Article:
After some time, your team might ‘lose the sense’ of which type of method is being used and start treating remote calls the same as local calls (e.g. invoking in a loop, synchronize, use in transactions…). But they are not the same. A remote call can fail anytime. It may be slower, with unexpected lags. You should not send everything over the wire, due to security. The order of execution of remote calls is unpredictable. There is no rollback. A remote call can even return garbled data. Hence every time when you call the remote method, you must be aware of that.

3) Do not assume that remote call just works. In fact, force yourself to think what would happen if a remote call failed and how you would handle all possible failures. The code might start appearing to be full of the ‘noise’; however , that is not the reason not to do it, but to architecture the code better. An application I was once working on, got stuck in an unexpected inconsistent state, where a few remote calls failed in the middle of some business logic. There was no code for handling
transportation errors, neither code for rolling back the current work. Since application could not recover from this weird state, everything stopped. In production. On day two. Sigh.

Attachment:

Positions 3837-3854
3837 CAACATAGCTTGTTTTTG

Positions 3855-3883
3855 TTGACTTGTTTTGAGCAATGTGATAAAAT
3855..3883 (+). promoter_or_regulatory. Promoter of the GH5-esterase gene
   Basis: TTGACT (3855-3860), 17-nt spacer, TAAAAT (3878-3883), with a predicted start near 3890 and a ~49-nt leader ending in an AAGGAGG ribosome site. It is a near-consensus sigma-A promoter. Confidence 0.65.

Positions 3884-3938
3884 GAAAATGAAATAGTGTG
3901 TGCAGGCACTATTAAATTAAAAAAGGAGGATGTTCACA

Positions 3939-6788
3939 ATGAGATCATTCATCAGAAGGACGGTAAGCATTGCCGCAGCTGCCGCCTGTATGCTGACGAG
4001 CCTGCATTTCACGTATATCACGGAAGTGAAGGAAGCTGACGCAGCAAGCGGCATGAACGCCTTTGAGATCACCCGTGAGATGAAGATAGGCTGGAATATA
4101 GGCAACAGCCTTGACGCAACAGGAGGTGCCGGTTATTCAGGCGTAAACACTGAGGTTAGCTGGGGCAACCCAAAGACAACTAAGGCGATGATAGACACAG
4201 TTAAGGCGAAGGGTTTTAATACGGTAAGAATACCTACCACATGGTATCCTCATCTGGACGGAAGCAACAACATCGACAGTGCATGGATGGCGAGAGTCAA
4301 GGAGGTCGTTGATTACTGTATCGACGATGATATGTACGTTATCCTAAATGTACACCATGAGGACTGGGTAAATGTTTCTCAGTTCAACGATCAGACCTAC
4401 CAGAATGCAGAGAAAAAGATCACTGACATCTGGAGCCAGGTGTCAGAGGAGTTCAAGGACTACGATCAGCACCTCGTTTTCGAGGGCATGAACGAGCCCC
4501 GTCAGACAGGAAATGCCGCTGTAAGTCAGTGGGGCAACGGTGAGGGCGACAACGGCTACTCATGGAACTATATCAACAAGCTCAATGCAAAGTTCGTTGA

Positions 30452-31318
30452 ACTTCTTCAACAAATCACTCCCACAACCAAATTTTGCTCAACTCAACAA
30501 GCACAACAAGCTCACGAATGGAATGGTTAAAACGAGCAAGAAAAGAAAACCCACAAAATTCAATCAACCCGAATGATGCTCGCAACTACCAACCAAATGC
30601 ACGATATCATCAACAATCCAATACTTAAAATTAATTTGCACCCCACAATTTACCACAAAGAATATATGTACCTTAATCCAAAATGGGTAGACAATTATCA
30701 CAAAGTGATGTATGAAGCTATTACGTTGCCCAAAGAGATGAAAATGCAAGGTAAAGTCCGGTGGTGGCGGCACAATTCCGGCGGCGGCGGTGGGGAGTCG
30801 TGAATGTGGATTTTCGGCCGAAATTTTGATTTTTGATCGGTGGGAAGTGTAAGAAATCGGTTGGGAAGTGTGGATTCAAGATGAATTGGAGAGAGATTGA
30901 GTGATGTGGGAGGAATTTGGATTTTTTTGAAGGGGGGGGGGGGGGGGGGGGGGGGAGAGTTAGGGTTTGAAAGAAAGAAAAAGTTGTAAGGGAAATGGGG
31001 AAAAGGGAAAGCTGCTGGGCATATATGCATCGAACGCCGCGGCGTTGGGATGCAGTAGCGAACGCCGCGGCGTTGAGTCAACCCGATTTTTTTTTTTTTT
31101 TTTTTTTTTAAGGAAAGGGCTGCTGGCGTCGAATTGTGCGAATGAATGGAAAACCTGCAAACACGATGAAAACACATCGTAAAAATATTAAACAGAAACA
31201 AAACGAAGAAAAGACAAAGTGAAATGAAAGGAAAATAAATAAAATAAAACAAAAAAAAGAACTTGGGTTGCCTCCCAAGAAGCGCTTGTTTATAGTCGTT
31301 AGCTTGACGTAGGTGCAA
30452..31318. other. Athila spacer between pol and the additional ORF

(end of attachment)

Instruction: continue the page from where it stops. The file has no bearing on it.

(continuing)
4) Local development is no more local – unless you have isolated development teams per microservice, good chance is that developers will need other microservices running locally (dependencies), so to be able to develop their own module. That additionally complicates everyday development. I strongly believe that a developer should focus on his own work and not waste time setting up the project or fidgeting daily with the infrastructure.

Be prepared to address many challenges here – from running the minimal number of infrastructure components locally, setting the DNS names, enabling debugging and profiling, up to making mockups for some remote calls. Docker will become your best and worst friend. Be ready to invest in development tooling, shared libraries, internal artifact registries, proper versioning of
artifacts… Give your developers the freedom to code without much hassle. Happy developer produces great code 🙂

5) Document APIs and communicate – like the world depends on it! Learn how to build, expose and maintain good APIs and contracts. When API changes, it breaks other components; in the microservices realm this happens during the runtime, so don’t wait for integration tests to detect the changes. Be sure to propagate changes among teams that develops depending services. Explain your API (preferably using some common format like Swagger), add examples on how it is designed to be used. Don’t let developers wonder what your API is supposed to do. While this is important for any architecture, with microservices it becomes super-important. Some significant amount of time can be wasted on just figuring how to use a remote API. Moreover, maintain and communicate dependency structure: work on specifying upstream/ downstream/compile-time/runtime dependencies for each service.